“Cannabis-derived medicines are about to revolutionise treatment, but not as much as they’re going to transform the face of pharmacy. These standardised and regulated extracts of cannabinols couldn’t have come a moment too soon.” This may sound like a statement from the Department of Health or the Families 4 Access campaign group, but it could have as easily been spoken by beleaguered pharmacy teams nationwide.
For years, the situation in community pharmacy has been increasingly desperate. Counter staff face patients angry about being refused gluten-free foods and hayfever treatments on prescription, dispensing staff have to cope with workloads not previously seen outside Soviet labour camps, and pharmacy owners spend sleepless nights despairing about the financial crisis.
For many, the only solace they could find was in destructive behaviours that included excessive caffeine intake and binging on CPD, while many newly qualified pharmacists took to gambling with becoming a contractor. But finally the government answered the sector’s pleas to address this intolerable situation and legislated to deliver safe and effective pharmaceutical relief to the people who needed it most. Finally, we can order dispensary dope to make a pharmacist fatty.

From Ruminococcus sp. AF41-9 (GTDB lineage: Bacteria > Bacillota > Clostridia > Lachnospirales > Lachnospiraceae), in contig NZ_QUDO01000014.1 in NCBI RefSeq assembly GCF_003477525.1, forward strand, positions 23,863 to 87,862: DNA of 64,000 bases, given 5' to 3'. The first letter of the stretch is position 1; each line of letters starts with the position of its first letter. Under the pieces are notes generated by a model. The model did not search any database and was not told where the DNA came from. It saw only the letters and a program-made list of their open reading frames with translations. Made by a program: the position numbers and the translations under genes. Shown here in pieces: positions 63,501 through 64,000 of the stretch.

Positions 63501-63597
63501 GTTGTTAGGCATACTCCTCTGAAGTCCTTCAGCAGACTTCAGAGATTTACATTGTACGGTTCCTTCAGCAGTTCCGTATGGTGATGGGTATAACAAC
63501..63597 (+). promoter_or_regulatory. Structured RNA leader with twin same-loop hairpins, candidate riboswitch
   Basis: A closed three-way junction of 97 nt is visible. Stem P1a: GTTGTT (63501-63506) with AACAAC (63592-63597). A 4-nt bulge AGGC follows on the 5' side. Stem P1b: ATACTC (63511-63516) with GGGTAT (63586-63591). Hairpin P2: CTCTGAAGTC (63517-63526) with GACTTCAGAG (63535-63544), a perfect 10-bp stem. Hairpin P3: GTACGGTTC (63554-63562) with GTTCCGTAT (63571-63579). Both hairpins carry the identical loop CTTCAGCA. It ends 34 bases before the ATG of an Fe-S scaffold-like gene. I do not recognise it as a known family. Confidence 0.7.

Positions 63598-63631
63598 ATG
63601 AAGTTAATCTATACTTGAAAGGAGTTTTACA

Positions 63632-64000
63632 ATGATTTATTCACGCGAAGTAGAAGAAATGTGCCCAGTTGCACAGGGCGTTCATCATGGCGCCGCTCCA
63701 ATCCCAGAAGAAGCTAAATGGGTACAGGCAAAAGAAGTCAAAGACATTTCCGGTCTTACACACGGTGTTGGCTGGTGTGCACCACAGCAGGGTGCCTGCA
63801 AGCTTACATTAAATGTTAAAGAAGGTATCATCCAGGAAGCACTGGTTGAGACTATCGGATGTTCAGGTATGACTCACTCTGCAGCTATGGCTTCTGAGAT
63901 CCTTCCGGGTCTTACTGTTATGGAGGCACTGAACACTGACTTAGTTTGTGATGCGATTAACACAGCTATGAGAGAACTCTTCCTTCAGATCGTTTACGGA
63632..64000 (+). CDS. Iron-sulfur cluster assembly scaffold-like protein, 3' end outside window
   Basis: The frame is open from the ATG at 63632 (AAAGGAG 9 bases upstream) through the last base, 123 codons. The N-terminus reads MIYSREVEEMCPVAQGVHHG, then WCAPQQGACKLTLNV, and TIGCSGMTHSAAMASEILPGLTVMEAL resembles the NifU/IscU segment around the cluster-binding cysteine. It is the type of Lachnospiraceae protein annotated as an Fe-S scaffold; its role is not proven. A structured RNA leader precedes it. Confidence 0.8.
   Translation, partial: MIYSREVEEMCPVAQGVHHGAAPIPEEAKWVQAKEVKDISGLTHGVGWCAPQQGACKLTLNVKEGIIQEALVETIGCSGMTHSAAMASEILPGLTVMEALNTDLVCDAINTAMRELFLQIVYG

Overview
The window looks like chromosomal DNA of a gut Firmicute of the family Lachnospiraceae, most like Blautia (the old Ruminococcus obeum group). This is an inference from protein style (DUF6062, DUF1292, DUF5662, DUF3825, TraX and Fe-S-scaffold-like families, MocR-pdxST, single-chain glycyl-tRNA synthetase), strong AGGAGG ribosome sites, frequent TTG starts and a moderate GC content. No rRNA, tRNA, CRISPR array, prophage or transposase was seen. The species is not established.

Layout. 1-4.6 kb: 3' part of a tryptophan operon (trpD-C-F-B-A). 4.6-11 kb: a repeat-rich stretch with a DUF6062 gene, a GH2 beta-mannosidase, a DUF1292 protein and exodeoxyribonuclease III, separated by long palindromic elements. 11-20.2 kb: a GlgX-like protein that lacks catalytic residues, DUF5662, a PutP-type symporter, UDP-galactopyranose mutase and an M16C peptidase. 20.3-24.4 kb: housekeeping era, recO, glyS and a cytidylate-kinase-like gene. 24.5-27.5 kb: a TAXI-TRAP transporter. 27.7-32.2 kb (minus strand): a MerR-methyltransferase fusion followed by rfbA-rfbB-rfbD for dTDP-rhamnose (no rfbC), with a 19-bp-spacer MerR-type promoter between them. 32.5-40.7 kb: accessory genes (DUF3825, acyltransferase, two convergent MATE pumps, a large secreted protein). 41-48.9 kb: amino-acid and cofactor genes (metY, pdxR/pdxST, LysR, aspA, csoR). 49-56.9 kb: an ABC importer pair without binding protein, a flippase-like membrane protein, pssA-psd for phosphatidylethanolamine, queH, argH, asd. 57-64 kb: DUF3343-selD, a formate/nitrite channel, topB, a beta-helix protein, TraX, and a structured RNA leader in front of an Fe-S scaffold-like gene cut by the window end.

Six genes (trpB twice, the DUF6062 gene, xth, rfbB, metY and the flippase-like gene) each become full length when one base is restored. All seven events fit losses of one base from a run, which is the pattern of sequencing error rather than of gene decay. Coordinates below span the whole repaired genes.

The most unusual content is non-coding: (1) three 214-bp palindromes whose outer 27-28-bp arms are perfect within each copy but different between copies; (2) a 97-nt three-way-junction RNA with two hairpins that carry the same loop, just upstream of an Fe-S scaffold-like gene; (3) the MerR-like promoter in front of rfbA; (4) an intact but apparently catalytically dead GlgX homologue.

Shortly after last week’s announcement that cannabis is to be permitted medical status, supplies began arriving in pharmacies. “The first time I realised relief was at hand was when our wholesaler delivery arrived,” said one pharmacist. “Instead of barging through the door cursing about traffic and how he was delayed at the warehouse, the driver was all laid back and mellow. Eventually he explained that they’d all been issued with samples of the new herbal medicine and now his job was just a joy. ‘I’m a proper drug delivery man,’ he told me.”
Reports then came in from other pharmacies about the improved working environment, with deliveries of ‘EPS dispensing tokes’, and staff having a ‘wacky bickie’ with their coffee. Soon medicines use reviews became a joy – “I don’t know about any drug interactions Mrs Collins, but the colour of these capsules is just far out..!”
Visits by pharmacy inspectors are no longer something to be feared, as “show me, tell me” has become “share my GPhWeed and tell me.” Emergency supplies are also a thing of the past, now there’s no more emergencies, thanks to the advent of Om Nom Numsas.
As the summer heat continued over the weekend, pharmacies had to grow their own cannabis, with each chain offering their own strain of skunk. Top sellers included Boots Bong, Lloyds Leaf, and Well Mellow, while the popularity of Rowlands Rollups was tempered by the fact they no longer came with free delivery. Across the country, Public Health campaigns in pharmacy became: “You don’t need meth and you don’t need speed ‘cos everything is better with a bag of weed!”
We’ll leave the last words to contractor Mary Jane. “Who cares that work’s still excessive and there’s no money to pay the bills – it’s not a problem. Satisfaction in pharmacy has never been higher. But then, the staff have never been higher...”
A long-running C+D contributor, the identity of Xrayser remains a mystery, but his irreverent views are known by all. Tweet him @Xrayser